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Cataloging and Classification Research Interest Group

Sunday, June 28, 2015
10:30 am to 11:30 am, US/Pacific

In this year's meeting, the CaMMS Cataloging and Classification Research Interest Group offers two presentations and discussions of cataloging-related research and projects.

In this session we will be looking at RDA outside of its usual context. In our first presentation we will look at RDA in relationship to non-MARC metadata and cataloging standards such as Dublin Core and MODS, and in the second, we will consider LC-PCC’s interpretation of RDA’s instructions on recording gender (RDA 9.7) through the lens of feminist and queer theory.

"Accommodating RDA in CONTENTdm and Islandora, or, Accommodating RDA in Content and Digital Asset Management Systems," presented by Sai Deng, Metadata Librarian and Associate Librarian, University of Central Florida
The Resource Description and Access (RDA) standard has been widely implemented in integrated library systems and its application with MARC has long been discussed, but its applicability in content and digital asset management systems and with non-MARC standards hasn't been much addressed. The national RDA non-MARC tests found that it is not easy to evaluate RDA "without an application available to aptly manage and display the data," however, to accommodate RDA in existing content and digital asset management systems still remains an issue. This presentation will address how RDA has been applied in cataloging and migrating digital materials in CONTENTdm and Islandora at the University of Central Florida Libraries. It will also look at using RDA with other cataloging and metadata standards such as Dublin Core (DC), Metadata Object Description Schema (MODS) and Describing Archives: A Content Standard (DACS) to catalog digital materials including digitized serials and monographs.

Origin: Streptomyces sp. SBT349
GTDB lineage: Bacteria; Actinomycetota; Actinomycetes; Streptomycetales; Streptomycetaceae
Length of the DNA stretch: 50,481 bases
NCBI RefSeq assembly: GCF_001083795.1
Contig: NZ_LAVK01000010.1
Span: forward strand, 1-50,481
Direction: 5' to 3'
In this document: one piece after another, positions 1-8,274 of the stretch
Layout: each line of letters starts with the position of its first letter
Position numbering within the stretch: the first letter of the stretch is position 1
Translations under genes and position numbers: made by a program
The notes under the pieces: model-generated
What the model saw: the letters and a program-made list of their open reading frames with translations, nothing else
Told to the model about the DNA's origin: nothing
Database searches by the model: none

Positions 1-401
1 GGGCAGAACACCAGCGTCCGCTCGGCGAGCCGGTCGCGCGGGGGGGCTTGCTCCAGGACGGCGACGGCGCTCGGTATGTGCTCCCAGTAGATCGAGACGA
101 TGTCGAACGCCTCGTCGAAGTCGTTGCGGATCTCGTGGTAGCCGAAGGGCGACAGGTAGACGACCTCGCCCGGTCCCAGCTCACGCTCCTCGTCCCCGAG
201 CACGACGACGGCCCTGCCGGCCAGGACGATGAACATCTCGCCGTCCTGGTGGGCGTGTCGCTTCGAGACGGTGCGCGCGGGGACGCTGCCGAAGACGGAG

“Queering the LCNAF : on recording gender in name authority files,” presented by Amber Billey, Catalog/Metadata Librarian, University of Vermont and Emily Drabinski, Coordinator of Library Instruction, Long Island University
Library of Congress (LC) and the Program for Cooperative Cataloging (PCC) interpretation of Resource Description and Access (RDA) rule 9.7 regarding gender when identifying persons reinforces regressive conceptions of gender identity. The rule instructs catalogers to record gender when identifying persons, and although RDA gives catalogers the flexibility to record more than two gender labels, LC limits Name Authority Cooperative Program (NACO) catalogers to a binary label: male, female, or not known. In this presentation, the presenters will expand on their award winning article, (2014) What's Gender Got to Do with It? A Critique of RDA 9.7, Cataloging & Classification Quarterly, 52:4, 412-421, DOI: 10.1080/01639374.2014.882465. The presenters will briefly explore the objections raised by feminist and queer theory to the current naming rule and offer a range of strategies for practically challenging gender as a descriptive attribute for personal names. At the local level, catalogers should consider whether gender ought to be coded at all. At the policy level, catalogers can and should challenge rules that have the potential to misrepresent creator identities and cause damaging inaccuracies in name authority files.